The North American truffle community is expanding and poised for success, especially as more dedicated farmers begin to plant orchards, building on the success of the pioneers.
LAKEPORT, Calif. (PRWEB) May 15, 2019
A local family with roots in France has finished planting a 26-acre orchard of 3,600 oak trees inoculated with spores of the highly-prized French black “Perigord” truffle, Tuber melanosporum, from New World Truffieres, Inc., of Eugene, Ore. Clos Racines, the all-organic Lake County orchard owned and managed by French-born Fabrice Caporal, his wife Claudia and their two teen children, is the largest known truffle orchard in California to date.
“Jumping into an uncertain future was a scary yet also exciting decision,” says Fabrice Caporal. “A major reassurance for us was finding the right partners. New World Truffieres and the annual Oregon Truffle Festival have created a community of truffle cultivation enthusiasts that follows the open-source model of development and promotes the free sharing and contribution of information. We felt truly welcomed and knew that, with the support of this dedicated community, we could throw ourselves wholeheartedly into this adventure.”
While California has received a lot of attention for its truffle production recently, the wave of success extends throughout the Pacific Northwest and British Columbia, and in several Mid-Atlantic states. New World Truffieres, founded by Dr. Charles Lefevre, the world-renowned mycologist who also co-founded the Oregon Truffle Festival, has supplied the inoculated seedlings (or “truffle trees”) and technical consultation to nearly all those successful truffle cultivators, including Jackson Family Wines in Calif. New World Truffieres customers comprise 11 of the 12 known commercially productive truffle orchards in the U.S.
“Currently, New World Truffieres has more than twenty customers who have produced their first truffles, and 11 of those are producing enough to sell to chefs and restaurants. It’s very exciting to see our customers succeed and the high-quality of the truffles they are harvesting,” says Lefevre. “The North American truffle community is expanding and poised for success, especially as more dedicated farmers begin to plant orchards, building on the success of the pioneers. We anticipate steady growth of truffle harvests for decades to come.”
That’s good news for several reasons, he explains, “Truffles are not only delicious, but can benefit whole communities with the opportunity to create value-added products made from locally grown truffles, in addition to the benefits for growers and tourism.”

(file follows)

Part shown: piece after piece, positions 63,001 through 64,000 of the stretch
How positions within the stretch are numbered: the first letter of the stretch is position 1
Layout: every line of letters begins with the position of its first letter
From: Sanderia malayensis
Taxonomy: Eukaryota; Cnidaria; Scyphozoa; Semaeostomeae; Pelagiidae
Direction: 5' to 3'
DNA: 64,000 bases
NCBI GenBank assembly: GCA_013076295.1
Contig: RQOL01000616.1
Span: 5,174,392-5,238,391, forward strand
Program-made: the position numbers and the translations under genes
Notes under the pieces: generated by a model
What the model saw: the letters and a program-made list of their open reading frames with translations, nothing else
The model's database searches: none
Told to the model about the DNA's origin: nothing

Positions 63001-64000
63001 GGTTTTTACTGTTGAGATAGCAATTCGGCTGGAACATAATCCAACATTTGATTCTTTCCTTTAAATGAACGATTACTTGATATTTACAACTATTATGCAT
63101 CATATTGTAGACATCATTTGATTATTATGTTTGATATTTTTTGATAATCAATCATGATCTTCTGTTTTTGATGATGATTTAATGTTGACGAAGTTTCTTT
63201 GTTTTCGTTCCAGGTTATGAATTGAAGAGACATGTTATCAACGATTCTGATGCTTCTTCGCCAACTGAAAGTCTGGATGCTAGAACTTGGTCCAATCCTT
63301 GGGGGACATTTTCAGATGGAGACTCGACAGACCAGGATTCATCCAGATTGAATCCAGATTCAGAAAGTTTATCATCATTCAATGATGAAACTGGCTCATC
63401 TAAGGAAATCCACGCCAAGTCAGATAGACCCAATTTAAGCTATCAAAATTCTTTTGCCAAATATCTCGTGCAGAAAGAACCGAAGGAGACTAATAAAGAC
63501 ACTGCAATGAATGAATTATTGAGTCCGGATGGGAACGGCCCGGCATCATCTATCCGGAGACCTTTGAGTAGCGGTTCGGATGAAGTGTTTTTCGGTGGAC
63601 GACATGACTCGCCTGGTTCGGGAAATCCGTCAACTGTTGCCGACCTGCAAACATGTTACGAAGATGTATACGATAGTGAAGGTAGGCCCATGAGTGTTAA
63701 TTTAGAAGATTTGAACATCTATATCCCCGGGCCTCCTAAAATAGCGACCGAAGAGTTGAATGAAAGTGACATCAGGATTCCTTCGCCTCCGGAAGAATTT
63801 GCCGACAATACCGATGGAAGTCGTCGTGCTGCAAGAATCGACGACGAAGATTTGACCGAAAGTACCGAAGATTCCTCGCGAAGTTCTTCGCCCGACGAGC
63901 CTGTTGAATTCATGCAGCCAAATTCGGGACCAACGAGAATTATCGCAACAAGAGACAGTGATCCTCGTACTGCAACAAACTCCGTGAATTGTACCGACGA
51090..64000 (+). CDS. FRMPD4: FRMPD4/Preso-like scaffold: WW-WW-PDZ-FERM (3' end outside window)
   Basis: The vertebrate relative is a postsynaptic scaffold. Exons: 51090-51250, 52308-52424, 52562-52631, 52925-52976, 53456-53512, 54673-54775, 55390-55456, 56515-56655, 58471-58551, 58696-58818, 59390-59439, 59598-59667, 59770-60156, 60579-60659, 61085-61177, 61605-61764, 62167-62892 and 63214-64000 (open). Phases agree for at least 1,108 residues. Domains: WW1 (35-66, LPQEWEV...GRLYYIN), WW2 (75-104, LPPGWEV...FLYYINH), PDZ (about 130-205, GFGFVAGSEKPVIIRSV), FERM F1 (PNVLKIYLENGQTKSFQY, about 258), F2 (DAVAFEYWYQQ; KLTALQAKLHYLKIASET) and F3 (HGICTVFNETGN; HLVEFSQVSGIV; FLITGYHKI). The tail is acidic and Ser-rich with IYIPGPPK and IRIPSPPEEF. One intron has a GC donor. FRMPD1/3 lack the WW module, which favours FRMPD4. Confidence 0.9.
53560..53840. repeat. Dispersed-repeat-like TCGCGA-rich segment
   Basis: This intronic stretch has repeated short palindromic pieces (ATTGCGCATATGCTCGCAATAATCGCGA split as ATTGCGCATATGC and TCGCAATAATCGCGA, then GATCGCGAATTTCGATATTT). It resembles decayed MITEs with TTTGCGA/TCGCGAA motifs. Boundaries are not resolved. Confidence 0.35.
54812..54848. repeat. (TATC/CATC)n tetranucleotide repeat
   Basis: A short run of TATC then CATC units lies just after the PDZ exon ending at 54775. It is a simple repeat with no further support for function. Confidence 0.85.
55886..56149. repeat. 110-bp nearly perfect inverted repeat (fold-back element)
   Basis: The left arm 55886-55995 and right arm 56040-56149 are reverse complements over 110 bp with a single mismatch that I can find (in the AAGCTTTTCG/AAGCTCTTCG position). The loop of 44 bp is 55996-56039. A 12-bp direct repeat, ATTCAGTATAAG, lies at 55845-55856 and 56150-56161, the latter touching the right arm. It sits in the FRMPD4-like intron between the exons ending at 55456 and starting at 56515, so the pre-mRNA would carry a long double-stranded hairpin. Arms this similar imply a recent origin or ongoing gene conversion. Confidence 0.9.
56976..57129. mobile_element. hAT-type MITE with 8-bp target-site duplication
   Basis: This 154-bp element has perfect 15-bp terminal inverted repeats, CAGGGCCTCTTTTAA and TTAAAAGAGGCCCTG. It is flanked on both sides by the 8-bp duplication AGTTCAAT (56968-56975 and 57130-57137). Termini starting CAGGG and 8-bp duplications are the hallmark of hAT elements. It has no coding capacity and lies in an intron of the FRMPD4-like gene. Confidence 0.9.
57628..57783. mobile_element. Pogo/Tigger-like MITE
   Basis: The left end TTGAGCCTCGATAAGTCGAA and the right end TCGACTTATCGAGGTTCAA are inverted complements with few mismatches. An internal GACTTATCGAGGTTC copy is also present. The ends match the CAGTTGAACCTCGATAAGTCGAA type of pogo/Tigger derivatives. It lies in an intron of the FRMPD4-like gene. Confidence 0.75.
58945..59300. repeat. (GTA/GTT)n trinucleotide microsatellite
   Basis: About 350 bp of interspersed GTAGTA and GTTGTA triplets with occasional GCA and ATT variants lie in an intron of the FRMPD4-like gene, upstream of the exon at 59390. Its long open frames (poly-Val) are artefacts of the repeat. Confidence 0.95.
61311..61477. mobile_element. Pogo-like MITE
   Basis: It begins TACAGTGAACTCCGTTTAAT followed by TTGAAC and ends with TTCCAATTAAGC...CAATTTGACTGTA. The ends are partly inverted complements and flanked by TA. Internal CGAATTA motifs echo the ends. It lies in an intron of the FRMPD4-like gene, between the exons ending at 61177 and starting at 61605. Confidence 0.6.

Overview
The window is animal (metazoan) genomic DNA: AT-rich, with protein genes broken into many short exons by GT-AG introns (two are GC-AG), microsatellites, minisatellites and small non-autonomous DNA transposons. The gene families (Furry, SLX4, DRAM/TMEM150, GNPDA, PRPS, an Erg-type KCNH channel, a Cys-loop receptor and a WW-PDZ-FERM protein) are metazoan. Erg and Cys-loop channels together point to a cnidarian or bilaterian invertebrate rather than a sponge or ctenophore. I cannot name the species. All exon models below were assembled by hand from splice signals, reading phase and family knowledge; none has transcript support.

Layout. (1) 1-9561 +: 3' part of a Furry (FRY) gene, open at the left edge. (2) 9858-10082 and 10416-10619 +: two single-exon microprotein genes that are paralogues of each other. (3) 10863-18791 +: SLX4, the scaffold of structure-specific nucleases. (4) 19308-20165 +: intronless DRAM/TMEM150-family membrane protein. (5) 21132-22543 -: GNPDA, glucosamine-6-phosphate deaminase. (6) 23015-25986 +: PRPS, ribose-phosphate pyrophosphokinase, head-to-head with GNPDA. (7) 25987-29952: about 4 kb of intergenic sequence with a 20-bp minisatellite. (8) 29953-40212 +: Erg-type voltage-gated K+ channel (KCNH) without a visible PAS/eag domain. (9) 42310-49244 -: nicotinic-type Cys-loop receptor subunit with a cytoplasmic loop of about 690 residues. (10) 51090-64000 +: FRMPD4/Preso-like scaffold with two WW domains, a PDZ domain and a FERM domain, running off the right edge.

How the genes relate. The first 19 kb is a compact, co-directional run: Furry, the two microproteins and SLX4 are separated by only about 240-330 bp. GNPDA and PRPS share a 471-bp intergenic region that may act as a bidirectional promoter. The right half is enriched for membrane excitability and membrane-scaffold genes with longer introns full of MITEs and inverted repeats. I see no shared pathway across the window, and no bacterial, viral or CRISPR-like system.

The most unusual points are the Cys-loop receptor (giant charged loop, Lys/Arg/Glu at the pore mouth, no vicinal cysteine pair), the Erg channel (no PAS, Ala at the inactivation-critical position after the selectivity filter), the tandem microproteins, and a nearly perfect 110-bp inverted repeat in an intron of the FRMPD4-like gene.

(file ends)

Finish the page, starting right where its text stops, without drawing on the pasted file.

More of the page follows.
Claudia Caporal agrees with Lefevre about the community-building benefits of truffle farming because her family has experienced them first-hand.
“Clos Racines is not just about planting trees,” she says. “It’s a family project with real life lessons on endurance, the value of being proactive, of thinking things through, and some things you just don’t learn in school. There is a lot of hard work.”
The family has experienced gopher infestation, bind weed (morning glory) control issues, broken machinery, fires and floods.
“Our kids have been incredible. They trust us and support our project and have stepped up,” she says. “They see and enjoy the sense of community we’ve created both at home and in the orchard. Our rituals include having friends around the table when the work day is done.”
Follow Clos Racines’ journey on Instagram at https://www.instagram.com/clos_racines/
About New World Truffieres
New World Truffieres, Inc., specializes in truffle cultivation and the controlled inoculation of oak and hazelnut seedlings with a range of culinary truffle species. Dr. Charles Lefevre is the company’s president and founder. Born and raised in Oregon, his abiding interest in the forest environment generally, and in wild edible mushrooms in particular, led to both undergraduate and graduate degrees in biology and mycology. He received his Ph.D. in Forest Mycology at Oregon State University in 2002, conducting research on the host associations of the American Matsutake mushroom. He was the president of the North American Truffling Society for almost 10 years and has been an invited speaker at numerous national and international conferences on the North American truffles. He has published technical articles on the Oregon truffles and cultivation of the celebrated European species. Lefevre and wife Leslie Scott founded the Oregon Truffle Festival in 2006 with the intention to create an educational forum for truffle growers, harvesters, chefs, and foodies. For more information on New World Truffieres, Dr. Lefevre, and truffle cultivation, visit http://www.truffletree.com/ or email info(at)truffletree(dot)com.